Arguments have been made for a very long time as to whether and how inherited money should be taxed. This proposed bill is one possibility. Still, to me, the real question the public needs to address (to "assist" their elected representatives to do the public's will) is: Does the US have a revenue problem or a spending problem. How you come down on that determines how you feel about virtually all "revenue enhancing" (aka tax increases) schemes like the one proposed. YMMV

*dead people DO typically have to file tax returns at least for one year post death. They DO pay taxes in many cases.
 
Still, to me, the real question the public needs to address (to "assist" their elected representatives to do the public's will) is: Does the US have a revenue problem or a spending problem.

+1

Nicely stated Koolau. Many seem to agree that the level of our current debt and the rate at which it is increasing is problematic. But fewer seem to agree as to whether the solution lies in reduced spending or increased taxation.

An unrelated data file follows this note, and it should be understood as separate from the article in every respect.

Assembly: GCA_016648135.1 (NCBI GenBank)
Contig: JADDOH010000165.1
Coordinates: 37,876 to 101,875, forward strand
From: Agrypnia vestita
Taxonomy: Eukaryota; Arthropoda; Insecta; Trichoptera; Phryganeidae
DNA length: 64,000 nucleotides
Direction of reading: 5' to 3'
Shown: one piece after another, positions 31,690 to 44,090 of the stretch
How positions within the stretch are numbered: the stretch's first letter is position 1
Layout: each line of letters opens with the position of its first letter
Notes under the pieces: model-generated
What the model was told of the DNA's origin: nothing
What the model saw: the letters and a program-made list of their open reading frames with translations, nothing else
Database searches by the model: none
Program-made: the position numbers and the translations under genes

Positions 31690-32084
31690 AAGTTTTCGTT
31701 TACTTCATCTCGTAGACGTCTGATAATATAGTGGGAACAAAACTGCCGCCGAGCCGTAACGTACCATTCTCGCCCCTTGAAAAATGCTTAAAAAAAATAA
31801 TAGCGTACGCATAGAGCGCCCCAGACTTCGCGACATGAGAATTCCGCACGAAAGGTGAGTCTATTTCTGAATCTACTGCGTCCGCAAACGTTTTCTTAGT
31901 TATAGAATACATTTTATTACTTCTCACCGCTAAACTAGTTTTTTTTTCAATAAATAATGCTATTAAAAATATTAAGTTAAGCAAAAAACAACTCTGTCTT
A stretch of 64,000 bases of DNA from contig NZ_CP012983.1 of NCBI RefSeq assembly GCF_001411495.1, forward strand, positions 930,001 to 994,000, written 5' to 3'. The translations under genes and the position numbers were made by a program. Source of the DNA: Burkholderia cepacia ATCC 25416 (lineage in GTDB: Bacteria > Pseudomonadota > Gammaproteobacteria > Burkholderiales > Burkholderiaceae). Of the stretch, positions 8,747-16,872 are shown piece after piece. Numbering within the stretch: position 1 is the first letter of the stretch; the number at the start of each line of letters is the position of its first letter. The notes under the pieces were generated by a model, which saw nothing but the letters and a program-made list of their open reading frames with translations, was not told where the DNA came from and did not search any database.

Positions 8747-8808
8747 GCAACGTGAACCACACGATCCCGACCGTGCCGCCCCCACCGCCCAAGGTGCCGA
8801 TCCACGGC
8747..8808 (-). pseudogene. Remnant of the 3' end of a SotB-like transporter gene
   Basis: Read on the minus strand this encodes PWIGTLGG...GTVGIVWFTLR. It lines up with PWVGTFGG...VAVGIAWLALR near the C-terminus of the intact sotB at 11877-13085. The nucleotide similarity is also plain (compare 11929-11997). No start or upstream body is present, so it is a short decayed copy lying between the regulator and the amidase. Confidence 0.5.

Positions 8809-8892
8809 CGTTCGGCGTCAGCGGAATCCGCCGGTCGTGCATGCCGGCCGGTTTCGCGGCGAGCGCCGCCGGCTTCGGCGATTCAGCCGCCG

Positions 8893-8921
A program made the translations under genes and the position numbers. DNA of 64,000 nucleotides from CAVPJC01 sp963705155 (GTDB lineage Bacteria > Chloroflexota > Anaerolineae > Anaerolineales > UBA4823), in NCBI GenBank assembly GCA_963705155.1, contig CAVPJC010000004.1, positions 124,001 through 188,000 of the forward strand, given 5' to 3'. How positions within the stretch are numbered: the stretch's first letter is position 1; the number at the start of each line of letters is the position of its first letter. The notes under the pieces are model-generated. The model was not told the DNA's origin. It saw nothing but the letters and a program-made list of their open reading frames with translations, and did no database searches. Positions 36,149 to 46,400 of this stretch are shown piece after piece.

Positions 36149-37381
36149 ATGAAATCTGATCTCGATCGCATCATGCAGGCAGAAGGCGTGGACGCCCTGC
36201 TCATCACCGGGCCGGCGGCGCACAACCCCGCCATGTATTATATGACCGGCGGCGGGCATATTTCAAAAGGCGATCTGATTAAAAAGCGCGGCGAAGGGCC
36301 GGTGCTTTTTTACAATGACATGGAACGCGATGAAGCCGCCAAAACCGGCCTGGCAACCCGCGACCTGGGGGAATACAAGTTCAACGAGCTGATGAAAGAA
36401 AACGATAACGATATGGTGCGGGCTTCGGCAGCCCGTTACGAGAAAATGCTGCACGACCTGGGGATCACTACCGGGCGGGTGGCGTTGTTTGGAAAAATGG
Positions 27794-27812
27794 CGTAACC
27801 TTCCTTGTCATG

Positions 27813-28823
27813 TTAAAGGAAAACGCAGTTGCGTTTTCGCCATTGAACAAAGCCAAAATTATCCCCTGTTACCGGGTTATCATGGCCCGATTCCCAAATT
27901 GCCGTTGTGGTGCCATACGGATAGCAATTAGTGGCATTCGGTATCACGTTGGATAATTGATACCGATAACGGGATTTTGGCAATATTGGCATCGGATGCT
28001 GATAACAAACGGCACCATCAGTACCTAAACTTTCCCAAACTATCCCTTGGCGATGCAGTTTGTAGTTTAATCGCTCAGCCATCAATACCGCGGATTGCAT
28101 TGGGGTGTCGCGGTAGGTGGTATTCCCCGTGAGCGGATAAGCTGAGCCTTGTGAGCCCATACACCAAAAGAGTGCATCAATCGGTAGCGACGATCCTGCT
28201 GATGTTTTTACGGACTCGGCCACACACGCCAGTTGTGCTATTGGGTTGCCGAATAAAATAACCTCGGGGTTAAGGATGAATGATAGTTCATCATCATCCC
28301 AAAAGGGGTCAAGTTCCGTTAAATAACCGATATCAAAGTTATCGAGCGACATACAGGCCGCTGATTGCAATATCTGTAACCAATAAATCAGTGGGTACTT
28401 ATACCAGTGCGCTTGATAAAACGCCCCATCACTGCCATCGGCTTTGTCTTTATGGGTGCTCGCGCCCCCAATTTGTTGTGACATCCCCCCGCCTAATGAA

It does actually make some sense, in my opinion. The 'I' in IRA, does stand for individual after all, and if the 'Individual' has passed on, I don't see why society should continue to pass on tax-free compounding on to the next generation.

5 years seems like a reasonable pay out period.


Agreed. It is about time Congress started cracking down on these IRA schemes to avoid taxes by making the heirs dissolve the IRA and pay taxes immediately on the funds. Yes, the "I" is for individual and the "R" is for retirement and if the individual has passed on obviously the retirement funds will not be needed so there is no reason for future generations to benefit in any way while we taxpayers foot the bill.

Instead Congress needs to get rid of ALL federal and state inheritance taxes and estate probate fees, so that small businesses, family farms, and one's real property (real estate) will not have to be sold to meet this burden. We have enough taxable events in this country (making money, spending money, etc.) without death being one of them.